Y. Sasano, E. V. Browell, S. Ismail, “Error caused by using a constant extinction/backscattering ratio in the lidar solution,” Appl. Opt. 24, 3929–3932 (1985).
[CrossRef] [PubMed]

V. A. Kovalev, “Lidar measurement of the vertical aerosol extinction profiles with range-dependent backscatter-to-extinction ratios,” Appl. Opt. 32, 6053–6065 (1993).
[CrossRef] [PubMed]

S. A. Young, “Analysis of lidar backscatter profiles in optically thin clouds,” Appl. Opt. 34, 7019–7031 (1995).
[CrossRef] [PubMed]

G. P. Gobbi, “Polarization lidar returns from aerosols and thin clouds: a framework for the analysis,” Appl. Opt. 37, 5505–5508 (1998).
[CrossRef]

P. B. Russell, T. J. Swissler, M. P. McCormick, “Methodology for error analysis and simulation of lidar aerosol measurements,” Appl. Opt. 18, 3783–3797 (1979).
[PubMed]

Appl. Phys. B (1)

H. W. M. Salemink, P. Schotanus, J. B. Bergwerff, “Quantitative lidar at 532 nm for vertical extinction profiles and the effect of relative humidity,” Appl. Phys. B 34, 187–189 (1984).
[CrossRef]

J. Geophys. Res. (1)

G. P. Gobbi, G. Di Donfrancesco, A. Adriani, “Physical properties of stratospheric clouds during the Antarctic winter of 1995,” J. Geophys. Res. 103, 10859–10873 (1998).
[CrossRef]

J. Opt. Soc. Am. (1)

A. Weber, S. P. S. Porto, L. E. Cheesman, J. J. Barrett, “High-resolution Raman spectroscopy of gases with cw-laser excitation,” J. Opt. Soc. Am. 57, 9–28 (1967).
[CrossRef]

Other (1)

R. M. Measures, Laser Remote Sensing (Wiley, New York, 1984), Chap. 6.

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Figures (6)

Fig. 1
Fig. 1

Simulated results of backscattering coefficients assuming incorrect EBR and correct BV. Curve 1 shows the model βa profile in all figures. Curve 2 and curve 3 in (a) and (b) stand for the βa profile retrieved by the IA method with +20% and -20% error in the estimate of EBR at each layer except for molecule layers and liquid regions. Curve 2 and curve 3 in (c) and (d) show the βa profiles retrieved by Fernald’s method with S=50 and S=30 for all ranges, which leads to very large errors compared with the IA method. Positions of the boundary for each layer are drawn only in the model profile of Fig. 1. It is the same for Figs. 2 and 3.

Fig. 2
Fig. 2

Simulated results of backscattering coefficients assuming incorrect BV and correct EBR. Curve 1 shows the model βa profile in all figures. Curve 2 and curve 3 in (a) and (b) stand for the βa profile retrieved by the IA method with +20% and -20% error in the estimate of BV except for molecule layers and liquid regions. EBR is correct in each layer. Curve 2 and curve 3 in (c) and (d) stand for the βa profile retrieved by Fernald’s method with S=50 for all ranges but including +20% and -20% error in the estimate of BV.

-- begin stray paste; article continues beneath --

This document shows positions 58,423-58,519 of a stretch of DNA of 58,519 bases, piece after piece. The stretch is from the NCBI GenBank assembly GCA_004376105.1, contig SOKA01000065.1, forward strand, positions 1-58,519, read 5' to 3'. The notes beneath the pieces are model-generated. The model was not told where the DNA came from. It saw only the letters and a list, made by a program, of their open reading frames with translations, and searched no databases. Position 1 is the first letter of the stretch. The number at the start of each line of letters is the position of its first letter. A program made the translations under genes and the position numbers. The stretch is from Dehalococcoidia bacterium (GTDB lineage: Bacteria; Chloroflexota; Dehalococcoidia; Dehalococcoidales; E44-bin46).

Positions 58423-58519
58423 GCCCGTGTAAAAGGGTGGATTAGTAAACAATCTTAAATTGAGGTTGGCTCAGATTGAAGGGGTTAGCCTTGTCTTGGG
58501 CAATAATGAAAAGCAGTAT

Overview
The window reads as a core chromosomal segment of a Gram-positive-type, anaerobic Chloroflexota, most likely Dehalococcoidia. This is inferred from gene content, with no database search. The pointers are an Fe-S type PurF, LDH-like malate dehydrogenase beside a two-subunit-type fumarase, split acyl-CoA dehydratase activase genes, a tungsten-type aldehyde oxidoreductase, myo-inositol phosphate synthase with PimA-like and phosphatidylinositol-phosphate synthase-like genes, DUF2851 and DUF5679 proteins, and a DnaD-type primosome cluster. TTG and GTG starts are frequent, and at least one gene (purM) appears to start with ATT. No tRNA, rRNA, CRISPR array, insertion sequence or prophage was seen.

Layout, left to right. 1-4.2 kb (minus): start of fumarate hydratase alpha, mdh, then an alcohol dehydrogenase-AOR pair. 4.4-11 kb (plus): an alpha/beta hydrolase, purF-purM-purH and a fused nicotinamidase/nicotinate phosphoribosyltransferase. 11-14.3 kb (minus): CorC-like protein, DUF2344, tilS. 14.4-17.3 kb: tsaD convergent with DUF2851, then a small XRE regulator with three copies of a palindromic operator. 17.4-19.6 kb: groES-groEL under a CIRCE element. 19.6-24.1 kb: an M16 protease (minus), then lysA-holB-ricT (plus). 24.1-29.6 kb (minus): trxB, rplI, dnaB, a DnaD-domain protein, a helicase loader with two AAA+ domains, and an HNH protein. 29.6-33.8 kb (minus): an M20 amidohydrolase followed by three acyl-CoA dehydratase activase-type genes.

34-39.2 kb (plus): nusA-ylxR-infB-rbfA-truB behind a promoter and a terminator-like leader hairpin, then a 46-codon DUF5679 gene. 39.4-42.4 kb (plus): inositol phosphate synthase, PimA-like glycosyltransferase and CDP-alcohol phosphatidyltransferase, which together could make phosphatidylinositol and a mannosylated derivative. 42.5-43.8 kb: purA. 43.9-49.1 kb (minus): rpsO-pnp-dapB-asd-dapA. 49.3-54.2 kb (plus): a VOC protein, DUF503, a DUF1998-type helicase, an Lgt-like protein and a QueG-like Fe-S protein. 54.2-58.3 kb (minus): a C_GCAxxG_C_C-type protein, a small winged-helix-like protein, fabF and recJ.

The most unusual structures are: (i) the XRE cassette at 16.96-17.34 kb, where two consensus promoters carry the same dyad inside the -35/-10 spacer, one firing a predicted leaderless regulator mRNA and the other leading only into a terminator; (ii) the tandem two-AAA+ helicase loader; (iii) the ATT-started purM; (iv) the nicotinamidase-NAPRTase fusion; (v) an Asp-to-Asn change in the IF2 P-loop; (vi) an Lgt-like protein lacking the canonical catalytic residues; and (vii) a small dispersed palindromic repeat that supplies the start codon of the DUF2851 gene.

Fig. 3
Fig. 3

Simulated results of backscattering coefficients with random noise. Curve 1 shows the model βa profile in all figures. The SNR that we used to simulate the model signal with noise is shown only as curve 3 in (a). It is the same for all of Fig. 3. Curve 2 and curve 3 in (a) and (b) stand for the βa profiles with noise retrieved by the IA method. Curve 2 and curve 3 in (c) and (d) stand for the βa profile with noise retrieved by Fernald’s method with S=50 for all ranges.

Fig. 4
Fig. 4

Vertical profiles of the range normalized on April 28, 1998 at three different times. 

Fig. 5
Fig. 5

Vertical profiles of the depolarization ratio on April 28, 1998 at three different times. Dashed lines stand for the positions of the boundary.

Fig. 6
Fig. 6

Vertical profiles of backscattering coefficients on April 28, 1998. Curve 1 and curve 3 stand for the derived backscattering coefficients from Fig. 4 with the inward stepwise and the outward stepwise integration algorithm of the IA method, respectively. Curve 2 stand for the derived backscattering coefficient from Fig. 4 with the inward stepwise integration algorithm of Fernald’s method.

Equations (11)

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P(Z)=ECZ-2[βa(Z)+βm(Z)]×exp-2z0Z[σa(z)+σm(z)]dz,
βa(Z)=N(Z)exp[-2(Sa(Z)-Sm)ZsZβ(z)dz]N(Zs)βa(Zs)+βm(Zs)-2Sa(Z)ZsZN(z)exp[-2(Sa(Z)-Sm)ZsZβ(z)dz]dz-βm(Z),
δ(Z)=P(Z)/P(Z)=βa(Z)+βm(Z)βa(Z)+βm(Z),
βa(Z)=βa(Z)+βa(Z).
βa(Z)=βm(Z)/δ(Z)-βm(Z).
Sa(I-1)
=N(I-1)exp[H(I-I, I)]βa(I-1)+βm(I-1)-N(I)βa(I)+βm(I){N(I)+N(I-1)exp[H(I-1, I)]}ΔZ,
H(1-1, I)=[Sa(I)-Sm][βm(I-1)+βm(I)]ΔZ.
Sa(I+1)
=N(I)βa(I)+βm(I)-N(I+1)exp[-H(I, I+1)]βa(I+1)+βm(I+1){N(I)+N(I+1)exp[-H(I, I+1)]}ΔZ,
H(I, I+1)=(Sa(I)-Sm)[βm(I)+βm(I+1)]ΔZ.